AI Hallucinations Are not Always bad – They Can Create New Antibiotics

In this post:

  • Hallucination is usually considered a technical shortcoming when it comes to the AI model’s validation of content.
  • But these AI hallucinations are working wonders in discovering new anti-bacterial molecules for drug development.
  • SyntheMol, an AI model, is discovering new molecules and revealing a side of chemical space that was unknown to man.

Generative artificial intelligence models are prone to hallucinations and create information that is fictional or imagery. Considering the rising tide of AI misinformation, this habit is considered a flaw. But just like the artificial diamond was invented unintentionally when scientists were trying to achieve super pressurized and heat conditions like the earth’s mantle, hallucinations are also proving helpful for scientists to discover new drugs. 

Source: Statista.

AI hallucinations and new chemical discoveries

According to the experts, it is estimated that almost 5 million deaths have some connection with antibiotic resistance globally, so new ways are essential for fighting the resistant bacterial variants, and that on an urgent basis. Researchers from McMaster University and Stanford Medicine School have developed a new model that discloses potential solutions for life threatening bacteria that are resistant to antibiotics. 

The model is named SyntheMol, and according to the study report from Stanford,

 “SyntheMol created structures and chemical recipes for six novel drugs aimed at killing resistant strains of Acinetobacter baumannii, one of the leading pathogens responsible for antibacterial resistance-related deaths.”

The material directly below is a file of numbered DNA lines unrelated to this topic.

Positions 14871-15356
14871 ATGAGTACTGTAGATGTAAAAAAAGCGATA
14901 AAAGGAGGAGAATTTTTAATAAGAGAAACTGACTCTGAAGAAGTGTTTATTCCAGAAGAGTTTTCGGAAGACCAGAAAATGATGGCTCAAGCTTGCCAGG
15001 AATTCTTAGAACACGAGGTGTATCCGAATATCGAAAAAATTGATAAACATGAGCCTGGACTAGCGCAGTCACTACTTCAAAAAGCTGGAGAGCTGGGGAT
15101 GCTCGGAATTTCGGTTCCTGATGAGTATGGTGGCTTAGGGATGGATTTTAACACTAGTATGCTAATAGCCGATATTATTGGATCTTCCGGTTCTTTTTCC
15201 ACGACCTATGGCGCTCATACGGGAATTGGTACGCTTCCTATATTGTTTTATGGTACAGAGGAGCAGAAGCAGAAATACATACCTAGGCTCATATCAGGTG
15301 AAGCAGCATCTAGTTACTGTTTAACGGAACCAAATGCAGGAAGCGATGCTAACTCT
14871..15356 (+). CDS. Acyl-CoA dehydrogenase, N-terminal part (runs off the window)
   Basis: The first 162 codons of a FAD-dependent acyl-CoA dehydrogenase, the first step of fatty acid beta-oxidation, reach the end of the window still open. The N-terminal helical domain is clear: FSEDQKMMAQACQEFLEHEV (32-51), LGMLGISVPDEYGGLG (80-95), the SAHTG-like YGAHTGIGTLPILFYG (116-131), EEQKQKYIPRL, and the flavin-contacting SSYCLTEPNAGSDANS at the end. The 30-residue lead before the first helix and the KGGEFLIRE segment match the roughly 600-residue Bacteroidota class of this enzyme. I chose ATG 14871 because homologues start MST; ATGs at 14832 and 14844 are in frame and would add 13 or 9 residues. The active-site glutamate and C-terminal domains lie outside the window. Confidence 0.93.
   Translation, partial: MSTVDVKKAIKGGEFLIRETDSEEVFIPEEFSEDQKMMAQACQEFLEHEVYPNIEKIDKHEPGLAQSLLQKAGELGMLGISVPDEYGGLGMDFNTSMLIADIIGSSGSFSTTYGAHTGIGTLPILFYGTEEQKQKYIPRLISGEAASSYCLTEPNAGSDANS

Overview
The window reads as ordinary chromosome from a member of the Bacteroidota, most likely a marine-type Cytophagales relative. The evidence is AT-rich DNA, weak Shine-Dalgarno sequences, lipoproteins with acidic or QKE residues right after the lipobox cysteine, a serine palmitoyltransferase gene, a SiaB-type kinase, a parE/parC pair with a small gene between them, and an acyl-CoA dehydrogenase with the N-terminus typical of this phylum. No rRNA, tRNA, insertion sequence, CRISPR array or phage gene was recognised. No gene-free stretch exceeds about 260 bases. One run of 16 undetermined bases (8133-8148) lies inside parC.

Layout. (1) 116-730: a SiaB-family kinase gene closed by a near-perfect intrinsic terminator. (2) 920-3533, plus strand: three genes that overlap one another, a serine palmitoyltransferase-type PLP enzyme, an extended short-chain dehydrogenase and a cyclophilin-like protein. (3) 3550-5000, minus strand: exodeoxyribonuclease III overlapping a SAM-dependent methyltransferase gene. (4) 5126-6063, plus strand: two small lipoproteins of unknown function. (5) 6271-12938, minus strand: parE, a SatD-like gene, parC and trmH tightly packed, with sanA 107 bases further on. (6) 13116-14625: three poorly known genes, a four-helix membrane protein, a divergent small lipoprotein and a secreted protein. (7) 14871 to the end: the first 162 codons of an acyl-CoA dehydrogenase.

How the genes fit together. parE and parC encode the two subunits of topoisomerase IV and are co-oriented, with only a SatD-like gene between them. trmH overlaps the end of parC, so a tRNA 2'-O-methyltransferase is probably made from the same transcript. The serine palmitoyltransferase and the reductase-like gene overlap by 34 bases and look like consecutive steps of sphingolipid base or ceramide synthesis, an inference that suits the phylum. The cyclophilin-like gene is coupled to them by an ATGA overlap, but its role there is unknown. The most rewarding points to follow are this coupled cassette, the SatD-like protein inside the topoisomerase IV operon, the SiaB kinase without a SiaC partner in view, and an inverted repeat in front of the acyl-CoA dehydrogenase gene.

Source: Stanford University.

James Zou, associate professor of biomedical data science and also co-author of the study, says there is a huge need to develop new antibiotics as fast as we can for public health. The researchers have validated the new compounds developed with the model on an experimental basis. 

Zou also mentioned that their hypothesis was that there are many potential molecules that could be converted into effective drugs, but they haven’t tested them or not even developed the molecules yet, and that is the reason why they want to use AI to make molecules that do not exist in nature.

SyntheMol is discovering new possibilities

AI applications in the pharmaceutical sciences. Source: sciencedirect.

Before generative AI, researchers used to adopt different computational approaches for the development of antibiotics. They used algorithms to run through drug depositories and recognize the compounds that had a chance to act against a pathogen they wanted to kill. 

With this method, they were able to filter through 100 million compounds that were already known, this also produced results, but it was not a deep process to find all the chemical compounds that could prove helpful against bacteria.

The co-lead author on the study and a doctoral student at Stanford for computational science, Kyle Swanson, says that the chemical space is gigantic.

“People have estimated that there are close to 1060 possible drug-like molecules. So, 100 million is nowhere close to covering that entire space.”

Source: Stanford University.

As said at the start, AI’s tendency to hallucinate can be used to discover new drugs, as it was being used to develop new compounds, but now it is producing compounds that would have been impossible to make in existing, says Swanson. Researchers also had to put guardrails around the model so that they could artificially develop any molecule that the model imagined. 

Zou says that this model is teaching them about an entirely new part of the chemical field by designing new molecules that humans were not aware of. Zou is also refining the model with Swanson to use it for heart drugs and for creating fluorescent molecules with new properties for lab research.

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